Depression and suicidal thoughts are messages that something is very wrong in a personís life. With some men it initiates an inner journey leading to big personal changes and a totally different lifestyle.


For me these things are not to be mocked or knocked, they are to be listened to, understood and acted upon. The enlightened make depression a guest at their table because it sure is knocking hard on the door with itís messages.


To have a depressed and maybe suicidal loved one is a true test of a manís empathy and compassion, creativity and inspiration. Take a look at Samaritans | Samaritans and educate yourself ďjust in caseĒ family or a friend are in need of help. If they do whatever you do donít talk to them as callously as you do in your post here.
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Old 10-05-2012, 07:42 AM   #13 (permalink)
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The comment from Pault is dead on. I have been there. The option of ending things has been an option for me since the late 1980's. There have been a few times I actually started the process and backed out at the last minute.

There were times when I shared my plans with a friend and also times where I told no-one. The times where a person shares with no-one anre the most dangerous. Those are the most serious.
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Old 10-05-2012, 07:50 AM   #14 (permalink)
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Default Re: SUICIDE - The Ones Left Behind

IMO most ppl who commit suicide are not thinking clearly, they have issues that go far deeper than some of us can imagine. And while I can agree it may seem like a choice, we also never truly know what a person is thinking or what exactly might be going on in the brain chemistry.

My wife had a friend who committed suicide about 5 yrs ago. She was on medication for bipolar. They had switched her medicine, it seemed to work against her. All those medicines have those potential side effects. My wifes friend told her doctor she didn't feel right on it, even told the doctor she was having those bad thoughts. The doctor told her he thought that medicine was a good medicine and needed to be on it, and give it a chance a little longer. She did, and committed suicide a few days after that.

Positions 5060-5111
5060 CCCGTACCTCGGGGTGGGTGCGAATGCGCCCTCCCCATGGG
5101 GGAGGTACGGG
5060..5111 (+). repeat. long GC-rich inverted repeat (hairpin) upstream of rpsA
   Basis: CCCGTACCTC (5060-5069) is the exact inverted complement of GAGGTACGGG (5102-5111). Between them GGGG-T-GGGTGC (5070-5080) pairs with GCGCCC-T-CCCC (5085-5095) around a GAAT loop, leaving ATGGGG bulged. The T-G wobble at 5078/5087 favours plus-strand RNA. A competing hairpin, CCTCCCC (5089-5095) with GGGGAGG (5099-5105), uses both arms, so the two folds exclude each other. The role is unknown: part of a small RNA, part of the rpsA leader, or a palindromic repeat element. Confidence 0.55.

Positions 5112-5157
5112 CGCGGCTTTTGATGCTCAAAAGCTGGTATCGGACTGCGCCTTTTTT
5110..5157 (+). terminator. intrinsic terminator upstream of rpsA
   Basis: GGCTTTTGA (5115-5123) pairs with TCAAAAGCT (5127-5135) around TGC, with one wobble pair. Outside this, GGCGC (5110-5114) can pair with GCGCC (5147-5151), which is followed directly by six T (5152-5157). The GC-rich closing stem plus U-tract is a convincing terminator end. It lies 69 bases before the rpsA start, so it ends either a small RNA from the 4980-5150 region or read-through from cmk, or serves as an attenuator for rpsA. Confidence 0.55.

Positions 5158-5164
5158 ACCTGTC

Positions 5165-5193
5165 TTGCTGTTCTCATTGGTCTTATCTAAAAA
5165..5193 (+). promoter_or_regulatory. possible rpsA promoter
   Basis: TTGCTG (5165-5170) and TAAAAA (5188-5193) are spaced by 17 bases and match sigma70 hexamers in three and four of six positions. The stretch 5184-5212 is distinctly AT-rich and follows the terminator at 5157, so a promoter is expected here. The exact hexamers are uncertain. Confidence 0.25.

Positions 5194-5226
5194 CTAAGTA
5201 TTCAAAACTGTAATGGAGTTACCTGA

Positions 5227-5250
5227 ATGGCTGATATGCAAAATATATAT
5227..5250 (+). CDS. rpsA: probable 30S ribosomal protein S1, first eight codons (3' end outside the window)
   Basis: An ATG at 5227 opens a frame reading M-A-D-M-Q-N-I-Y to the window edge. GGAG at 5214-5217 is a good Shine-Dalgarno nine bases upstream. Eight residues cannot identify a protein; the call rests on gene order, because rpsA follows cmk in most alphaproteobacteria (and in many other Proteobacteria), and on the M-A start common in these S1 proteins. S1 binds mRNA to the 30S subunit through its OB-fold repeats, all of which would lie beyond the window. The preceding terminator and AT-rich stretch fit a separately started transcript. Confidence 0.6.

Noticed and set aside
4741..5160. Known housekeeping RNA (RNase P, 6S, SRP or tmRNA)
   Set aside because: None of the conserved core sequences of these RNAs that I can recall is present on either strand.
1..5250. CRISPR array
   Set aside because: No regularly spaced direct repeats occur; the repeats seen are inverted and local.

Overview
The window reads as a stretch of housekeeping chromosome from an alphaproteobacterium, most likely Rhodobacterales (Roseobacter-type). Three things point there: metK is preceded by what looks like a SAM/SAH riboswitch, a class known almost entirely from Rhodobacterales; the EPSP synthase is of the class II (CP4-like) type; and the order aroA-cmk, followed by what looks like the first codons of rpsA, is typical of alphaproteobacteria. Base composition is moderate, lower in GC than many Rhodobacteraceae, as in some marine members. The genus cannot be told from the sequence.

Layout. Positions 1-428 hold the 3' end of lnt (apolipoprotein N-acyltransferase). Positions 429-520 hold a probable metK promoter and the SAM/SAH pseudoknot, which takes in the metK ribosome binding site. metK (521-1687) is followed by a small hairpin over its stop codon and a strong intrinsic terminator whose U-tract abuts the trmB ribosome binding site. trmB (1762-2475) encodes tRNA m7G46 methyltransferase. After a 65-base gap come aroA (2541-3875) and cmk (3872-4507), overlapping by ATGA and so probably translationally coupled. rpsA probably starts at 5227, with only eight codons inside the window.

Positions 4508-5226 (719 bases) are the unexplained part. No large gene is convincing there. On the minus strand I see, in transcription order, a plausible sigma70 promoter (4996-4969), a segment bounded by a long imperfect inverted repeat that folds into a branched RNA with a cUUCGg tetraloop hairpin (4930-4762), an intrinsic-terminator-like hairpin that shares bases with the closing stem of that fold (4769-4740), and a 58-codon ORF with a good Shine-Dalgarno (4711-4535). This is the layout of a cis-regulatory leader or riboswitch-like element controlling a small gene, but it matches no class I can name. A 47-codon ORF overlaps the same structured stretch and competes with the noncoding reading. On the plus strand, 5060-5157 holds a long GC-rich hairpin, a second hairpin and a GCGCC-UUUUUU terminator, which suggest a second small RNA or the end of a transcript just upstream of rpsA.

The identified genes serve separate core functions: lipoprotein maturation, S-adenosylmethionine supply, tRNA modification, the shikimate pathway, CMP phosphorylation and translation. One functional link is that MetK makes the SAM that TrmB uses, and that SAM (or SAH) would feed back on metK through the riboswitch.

IMO, SOMETIMES, if a medication can alter your brain function (sometime for the good sometime not) then it can have the potential to work against you or for you. In my wifes friends case, yes she was bipolar, BUT I think that medication may have played a role, so in that case It less likely to be a selfish act. To my knowledge when she was first diagnosed with bipolar, I don't think she had suicidal thoughts, but more so after she was on the medication.
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Old 10-05-2012, 07:59 AM   #15 (permalink)
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Default Re: SUICIDE - The Ones Left Behind

I'd say your sister is making sure she never allows herself to get close to anyone ever again and making sure no one gets close to her. She is changing her personality to isolate herself from caring and loving anyone, including you, ever again. She needs to get herself into counseling, absolutely. She is for sure suffering from post traumatic stress disorder at the very least.

Everyone who posted before me certainly have said it all but I wanted you to know that you have been heard. I am very sorry for your sister's loss of her boyfriend and I am very sorry for your loss of your once very happy sister. Because in a way you are grieving yourself over the loss of what was once your best friend. :-(

My heart goes out to you.